THE CO-OP BANK has announced it suffered losses of around £1.3bn in 2013.
The losses fall largely in line with expectations and come in the wake of the failed takeover of 632 Lloyds Bank branches last year. The deal fell apart following the discovery of a £1.5bn black hole in the Co-op Bank’s balance sheet.
A return to profit in 2014 or 2015 is not expected, either, the bank said.
Its chief executive Niall Booker also apologised to customers. He said: “We appreciate that customers and other stakeholders continue to feel angry about how past failings placed the future of the business so seriously at risk.
“I would like to apologise to them, to thank them for their continued loyalty and to thank colleagues for their commitment during such difficult times.”
Yesterday it emerged the Lord Myners had left the board amid growing opposition to his planned reforms to the beleagured mutual’s governance structure, which he has subsequently confirmed he intends to follow through with.
He said the mutual would have a “good future” if it did “the right things on governance and leadership”.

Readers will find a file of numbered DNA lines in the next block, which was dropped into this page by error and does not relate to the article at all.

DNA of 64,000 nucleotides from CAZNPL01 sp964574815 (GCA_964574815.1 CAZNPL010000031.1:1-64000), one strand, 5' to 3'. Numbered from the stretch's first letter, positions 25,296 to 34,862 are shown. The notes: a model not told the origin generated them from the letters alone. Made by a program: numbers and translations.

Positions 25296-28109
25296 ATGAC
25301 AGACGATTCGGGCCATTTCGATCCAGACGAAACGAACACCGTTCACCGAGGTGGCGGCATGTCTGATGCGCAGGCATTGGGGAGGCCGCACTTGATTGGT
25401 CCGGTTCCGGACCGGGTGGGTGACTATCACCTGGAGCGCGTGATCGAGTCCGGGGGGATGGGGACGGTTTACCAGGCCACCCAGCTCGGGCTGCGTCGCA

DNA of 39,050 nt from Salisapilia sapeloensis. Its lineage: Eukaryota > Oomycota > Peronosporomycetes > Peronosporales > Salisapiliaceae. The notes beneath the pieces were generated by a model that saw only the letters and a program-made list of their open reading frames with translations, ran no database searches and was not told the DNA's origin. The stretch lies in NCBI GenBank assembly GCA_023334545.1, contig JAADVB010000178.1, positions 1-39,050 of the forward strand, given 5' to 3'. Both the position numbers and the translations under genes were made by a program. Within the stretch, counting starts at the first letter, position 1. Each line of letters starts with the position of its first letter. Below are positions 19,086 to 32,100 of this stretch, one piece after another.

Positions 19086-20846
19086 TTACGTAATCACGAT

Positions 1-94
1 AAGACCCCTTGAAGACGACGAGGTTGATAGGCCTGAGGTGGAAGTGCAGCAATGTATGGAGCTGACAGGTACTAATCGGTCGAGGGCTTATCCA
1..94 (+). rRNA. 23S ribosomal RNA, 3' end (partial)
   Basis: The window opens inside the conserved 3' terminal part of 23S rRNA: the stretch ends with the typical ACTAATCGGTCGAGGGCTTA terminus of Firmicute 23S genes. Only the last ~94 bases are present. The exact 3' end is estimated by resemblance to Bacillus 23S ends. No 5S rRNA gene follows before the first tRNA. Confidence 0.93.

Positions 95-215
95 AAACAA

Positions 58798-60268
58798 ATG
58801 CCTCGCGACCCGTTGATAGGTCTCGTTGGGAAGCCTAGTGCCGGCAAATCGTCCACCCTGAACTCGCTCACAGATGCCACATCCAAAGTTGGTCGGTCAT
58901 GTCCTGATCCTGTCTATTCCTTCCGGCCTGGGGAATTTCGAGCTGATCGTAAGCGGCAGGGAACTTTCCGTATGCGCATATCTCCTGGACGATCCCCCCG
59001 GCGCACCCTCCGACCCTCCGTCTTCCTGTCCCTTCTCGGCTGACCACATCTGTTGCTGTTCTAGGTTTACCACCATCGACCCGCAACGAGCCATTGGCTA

He noted the bank’s previous regime was “breathtakingly value-destructive”.
Co-op Bank said it would not pay out £5m to former executives who left the bank after its near collapse last year.
In March, the bank was forced to admit it had found another £400m black hole in its finances, forcing it to issue new shares in an attempt to raise the funds from investors.
The shortfall emerged following the discovery of additional costs related to past misconduct and poor documentation.
Join Financial Director, Oracle and a host of ‘Fast Data’ experts to discover how financial professionals can help create a Fast Data business
Wolseley is to cut up to 800 UK jobs and close around 80 branches costing the company about £100 million, the plumbing and heating supplier said on Tuesday despite reporting rising sales and profits
GoCompare is to demerge from esure and and be floated on the London Stock Exchange with the aim of boosting growth and performance
Three former Tesco executives, including the former finance director of Tesco UK, have been charged with fraud in relation to a £263m accounting scandal at the supermarket chain